It has been a little while since I have had the thinking space to draft a blog post; partly because my new job keeps me very busy most days, as does the job of parenting my son and carrying on the business of living life. But, after all the hustle and bustle of literary festivals and newspaper interviews, life ground to a shuddering halt this week after a very special person passed away.
My father-in-law was a fine, rare man, who from our first meeting was kind and open-hearted. He was a natural raconteur, brimming with charisma and intelligence, which shone like a beacon through a pair of bright blue eyes his son and grandson have inherited. He approached the world with zest and passion, advocating for the weak and vulnerable, lending his skills to good causes along the way. He lived a full and interesting life which took him across the world and garnered friends wherever he went. Although he suffered from Parkinson’s disease for over twenty years (amongst other ailments), he never allowed it to dim his humour and I cannot ever recall him complaining about what must have been a highly frustrating situation for a man possessed of his qualities. His stoicism is a lesson to us all, one I try to remember when life presents its little challenges.
I recall the first time I met him over ten years ago; how impressed I was with his warmth and inclusivity, which is a rarer commodity than one might think. Although I told him whilst he was alive, it occurs to me to thank him again for helping to shape his son in a similar vein. Every happy day we spend together I am reminded of how fortunate I am to have met such an honourable, highly principled man, who lives his life according to honesty and a fundamental optimism about the goodness of human nature. It is such a pity that our son might not remember his paternal grandfather, given the constraints of his young age, but in both words and deeds we will remind him of the very many admirable qualities he had.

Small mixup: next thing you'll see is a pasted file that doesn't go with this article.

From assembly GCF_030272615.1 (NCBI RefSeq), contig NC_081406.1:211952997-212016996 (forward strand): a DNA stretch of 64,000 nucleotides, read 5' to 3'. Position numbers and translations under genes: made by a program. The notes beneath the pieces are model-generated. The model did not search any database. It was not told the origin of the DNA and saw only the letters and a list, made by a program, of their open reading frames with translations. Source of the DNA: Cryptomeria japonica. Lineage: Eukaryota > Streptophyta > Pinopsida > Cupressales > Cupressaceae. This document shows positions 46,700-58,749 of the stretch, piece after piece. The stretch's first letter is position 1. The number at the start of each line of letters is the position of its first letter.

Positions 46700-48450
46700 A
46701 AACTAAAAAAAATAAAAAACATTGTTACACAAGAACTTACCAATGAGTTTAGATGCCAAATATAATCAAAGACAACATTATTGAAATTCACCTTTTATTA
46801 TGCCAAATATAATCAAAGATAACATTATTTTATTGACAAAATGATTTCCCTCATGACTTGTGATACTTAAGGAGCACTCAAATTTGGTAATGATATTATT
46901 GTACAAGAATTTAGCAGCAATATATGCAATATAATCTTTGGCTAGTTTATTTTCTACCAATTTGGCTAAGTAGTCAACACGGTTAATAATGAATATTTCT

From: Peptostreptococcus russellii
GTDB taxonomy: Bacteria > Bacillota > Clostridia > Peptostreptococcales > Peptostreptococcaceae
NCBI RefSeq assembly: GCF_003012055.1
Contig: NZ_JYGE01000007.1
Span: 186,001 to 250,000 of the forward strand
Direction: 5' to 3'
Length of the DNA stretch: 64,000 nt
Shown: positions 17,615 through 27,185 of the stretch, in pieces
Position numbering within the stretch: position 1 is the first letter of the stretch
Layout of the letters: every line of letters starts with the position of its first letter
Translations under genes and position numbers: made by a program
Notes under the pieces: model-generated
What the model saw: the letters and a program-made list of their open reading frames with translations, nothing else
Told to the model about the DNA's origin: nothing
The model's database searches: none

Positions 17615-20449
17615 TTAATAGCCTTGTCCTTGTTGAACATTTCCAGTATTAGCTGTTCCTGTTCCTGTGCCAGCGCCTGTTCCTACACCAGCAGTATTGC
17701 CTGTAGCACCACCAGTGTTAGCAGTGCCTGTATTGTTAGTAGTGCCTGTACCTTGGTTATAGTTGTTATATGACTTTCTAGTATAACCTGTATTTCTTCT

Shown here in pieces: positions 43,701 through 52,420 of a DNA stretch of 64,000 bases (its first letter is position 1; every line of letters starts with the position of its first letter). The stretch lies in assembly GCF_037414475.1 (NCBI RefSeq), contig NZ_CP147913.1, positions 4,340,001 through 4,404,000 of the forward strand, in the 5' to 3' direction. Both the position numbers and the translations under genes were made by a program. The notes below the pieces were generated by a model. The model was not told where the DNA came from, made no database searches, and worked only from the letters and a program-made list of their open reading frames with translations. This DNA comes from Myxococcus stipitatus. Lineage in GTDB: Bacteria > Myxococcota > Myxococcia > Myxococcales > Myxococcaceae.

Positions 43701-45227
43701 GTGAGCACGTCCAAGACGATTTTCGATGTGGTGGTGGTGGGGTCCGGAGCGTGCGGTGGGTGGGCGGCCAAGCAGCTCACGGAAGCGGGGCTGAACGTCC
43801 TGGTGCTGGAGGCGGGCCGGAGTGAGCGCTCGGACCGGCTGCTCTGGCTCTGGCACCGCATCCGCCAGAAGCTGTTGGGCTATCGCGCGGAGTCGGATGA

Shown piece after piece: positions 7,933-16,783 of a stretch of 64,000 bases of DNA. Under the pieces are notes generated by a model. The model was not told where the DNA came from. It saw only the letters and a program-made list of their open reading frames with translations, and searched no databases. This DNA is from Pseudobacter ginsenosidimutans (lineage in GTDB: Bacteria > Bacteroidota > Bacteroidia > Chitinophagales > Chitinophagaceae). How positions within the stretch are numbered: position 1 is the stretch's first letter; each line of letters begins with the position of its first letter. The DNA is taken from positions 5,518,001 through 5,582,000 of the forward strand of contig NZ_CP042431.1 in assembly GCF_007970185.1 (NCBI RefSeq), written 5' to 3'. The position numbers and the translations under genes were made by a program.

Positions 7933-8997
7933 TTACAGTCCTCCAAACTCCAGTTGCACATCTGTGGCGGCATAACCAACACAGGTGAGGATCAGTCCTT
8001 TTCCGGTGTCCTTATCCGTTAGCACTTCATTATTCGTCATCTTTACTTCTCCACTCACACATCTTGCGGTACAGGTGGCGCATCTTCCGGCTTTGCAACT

The inevitable cycle of life and death cannot fail to bring home a sense of one’s own mortality, a quickening of the heart which gives pause for thought. I have said elsewhere, and probably indirectly through the characters I create in my books, that I am not a religious person. I do not believe in a higher power but, like my father-in-law, I believe in grabbing life by the balls. If this is all we have, then I must use every day to its fullest. I must look at the world afresh and enjoy all it has to offer. Although I refuse to have negative influences in my life, I must retain a tolerance for others and try to forgive, because as somebody once said: be kind to unkind people, they need it the most.
Thank you for the lovely memories, Harry, and for all the good advice. Sleep peacefully.